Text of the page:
Monday, 2 March 2015

Ford Can't Duck Worker's Overseas Asbestos Exposure Suit

By Sindhu Sundar

Law360, New York (March 02, 2015, 5:11 PM ET) -- A New York appellate court has ruled that Ford Motor Co. must face a former mechanic’s suit claiming his exposure to asbestos in Ireland lead to his mesothelioma, with the panel citing Ford's "substantial role" in the design of auto parts distributed by its U.K. subsidiary.
The appellate panel dismissed Ford's U.K. subsidiary Ford Motor Co. Ltd. from the case for lack of jurisdiction, but said in a ruling Thursday that there were "issues of fact" about whether Ford USA can be held liable in the case brought by plaintiff Raymond Finerty, a U.S. resident who claimed his work in Ireland from the 1960s to the 1980s with automotive parts, including car brakes, caused his illness.

The ruling affirms a lower court's decision in October denying Ford USA's summary judgment motion, and reverses that court's decision denying its U.K. subsidiary's motion to dismiss the suit, according to the order.

"The record demonstrates that Ford USA acted as the global guardian of the Ford brand, having a substantial role in the design, development, and use of the auto parts distributed by Ford UK, with the apparent goal of the complete standardization of all products worldwide that carried the signature Ford logo," the panel said in its ruling.

"Thus, issues of fact exist whether Ford USA may be held directly liable as a result of its role in facilitating the distribution of the asbestos-containing auto parts on the ground that it was 'in the best position to exert pressure for the improved safety of products' or to warn the end users of these auto parts of the hazards they presented," the court said.

Finerty, who was diagnosed with mesothelioma in December 2009, had brought his suit in the following year against a number of defendants including Abex Corp., a producer of hydraulic systems. He has resolved his claims against all defendants except for Ford, his attorneys at Levy Konigsberg LLP told Law360 Monday.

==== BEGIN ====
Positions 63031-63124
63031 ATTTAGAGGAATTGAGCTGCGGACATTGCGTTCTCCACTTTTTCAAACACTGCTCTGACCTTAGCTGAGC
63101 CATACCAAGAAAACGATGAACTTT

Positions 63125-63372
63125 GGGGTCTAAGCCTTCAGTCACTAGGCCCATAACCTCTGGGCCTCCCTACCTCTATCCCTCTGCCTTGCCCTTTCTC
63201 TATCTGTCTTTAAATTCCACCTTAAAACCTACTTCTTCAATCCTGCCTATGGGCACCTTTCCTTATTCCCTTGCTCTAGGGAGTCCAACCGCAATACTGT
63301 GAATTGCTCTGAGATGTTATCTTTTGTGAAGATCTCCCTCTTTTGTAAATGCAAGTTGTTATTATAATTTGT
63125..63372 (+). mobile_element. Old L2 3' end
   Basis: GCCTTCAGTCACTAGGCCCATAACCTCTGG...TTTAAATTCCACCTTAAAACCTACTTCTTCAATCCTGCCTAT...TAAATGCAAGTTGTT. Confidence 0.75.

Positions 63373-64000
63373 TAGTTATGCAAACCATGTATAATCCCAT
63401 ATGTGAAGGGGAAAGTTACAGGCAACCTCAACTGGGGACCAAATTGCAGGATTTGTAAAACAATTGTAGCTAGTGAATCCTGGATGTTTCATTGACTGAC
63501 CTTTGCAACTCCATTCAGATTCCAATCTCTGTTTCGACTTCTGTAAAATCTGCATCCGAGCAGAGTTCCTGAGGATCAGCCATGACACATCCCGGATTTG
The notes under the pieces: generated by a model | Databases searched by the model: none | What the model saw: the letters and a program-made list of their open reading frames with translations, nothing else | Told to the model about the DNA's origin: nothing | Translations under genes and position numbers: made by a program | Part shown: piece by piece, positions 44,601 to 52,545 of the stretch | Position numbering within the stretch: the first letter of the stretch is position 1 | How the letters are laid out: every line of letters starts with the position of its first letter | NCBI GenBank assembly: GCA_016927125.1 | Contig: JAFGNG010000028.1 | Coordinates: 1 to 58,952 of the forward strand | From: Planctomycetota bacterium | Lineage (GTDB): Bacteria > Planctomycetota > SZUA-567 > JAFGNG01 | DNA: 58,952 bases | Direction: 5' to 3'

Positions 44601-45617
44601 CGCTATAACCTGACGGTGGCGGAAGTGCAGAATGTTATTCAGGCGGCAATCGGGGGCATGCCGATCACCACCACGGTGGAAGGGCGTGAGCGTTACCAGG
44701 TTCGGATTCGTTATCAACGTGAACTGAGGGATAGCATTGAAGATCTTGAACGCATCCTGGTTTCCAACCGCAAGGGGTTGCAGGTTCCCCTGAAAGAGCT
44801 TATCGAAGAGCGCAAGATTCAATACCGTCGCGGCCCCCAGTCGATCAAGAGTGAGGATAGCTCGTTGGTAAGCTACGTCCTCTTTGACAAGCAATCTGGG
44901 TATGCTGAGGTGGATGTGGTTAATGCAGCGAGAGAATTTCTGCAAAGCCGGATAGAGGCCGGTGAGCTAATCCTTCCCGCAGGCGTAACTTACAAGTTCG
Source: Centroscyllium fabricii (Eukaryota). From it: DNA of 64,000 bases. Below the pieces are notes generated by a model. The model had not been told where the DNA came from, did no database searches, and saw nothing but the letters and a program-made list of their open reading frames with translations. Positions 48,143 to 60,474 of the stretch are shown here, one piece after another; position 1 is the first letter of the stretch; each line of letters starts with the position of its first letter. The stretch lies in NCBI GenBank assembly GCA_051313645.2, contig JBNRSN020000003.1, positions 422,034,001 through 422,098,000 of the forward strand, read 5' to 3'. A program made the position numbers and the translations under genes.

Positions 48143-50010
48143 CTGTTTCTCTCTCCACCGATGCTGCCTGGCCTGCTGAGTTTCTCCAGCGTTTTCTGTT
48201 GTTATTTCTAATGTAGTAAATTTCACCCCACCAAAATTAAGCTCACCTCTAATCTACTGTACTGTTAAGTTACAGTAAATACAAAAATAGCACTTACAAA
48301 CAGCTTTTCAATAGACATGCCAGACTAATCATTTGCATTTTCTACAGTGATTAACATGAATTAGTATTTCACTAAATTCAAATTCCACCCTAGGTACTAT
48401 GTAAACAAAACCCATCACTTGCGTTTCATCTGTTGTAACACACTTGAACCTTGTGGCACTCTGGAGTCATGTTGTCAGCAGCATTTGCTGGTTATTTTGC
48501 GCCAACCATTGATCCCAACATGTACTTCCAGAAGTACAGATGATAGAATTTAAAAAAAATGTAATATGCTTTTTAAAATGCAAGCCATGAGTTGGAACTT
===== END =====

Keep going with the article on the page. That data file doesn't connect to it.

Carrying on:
"We're very pleased with the court's decision, and it could have wide-ranging effects because the court found that Ford can be responsible for exposing people to its products around the world," Amber R. Long of Levy Konigsberg said.

"For decades, they have exported poisonous products, and since that time they've been able to avoid liability by hiding behind a scheme of complicated corporate hierarchy that amounts to a shell game," Brendan Tully of Levy Konigsberg said. "This is the first time we've been able to show Ford's direct role in its European products."

The attorneys said that they hope the suit will go to trial within the next few months.

According to the order, Ford USA had argued that it could not be held liable for parts made and sold by its U.K. subsidiary, saying that there was "no basis" to pierce the corporate veil, in which a company's owners can be held responsible for their units' liabilities.

The panel agreed with this aspect of Ford USA's argument, but ruled the suit should nonetheless proceed against it because of its potential role the products' design, according to the order.

Representatives and an attorney for Ford USA could not immediately be reached for comment late Monday.

The plaintiffs are represented by Amber R. Long and Brendan Tully of Levy Konigsberg LLP.

Ford is represented by Elliot J. Zucker of Aaronson Rappaport Feinstein & Deutsch LLP.

The case is Raymond Finerty et al. v. Abex Corp. et al., case number 190187/10 14344 14343, in the Supreme Court of New York Appellate Division, First Department.

--Editing by Emily Kokoll.

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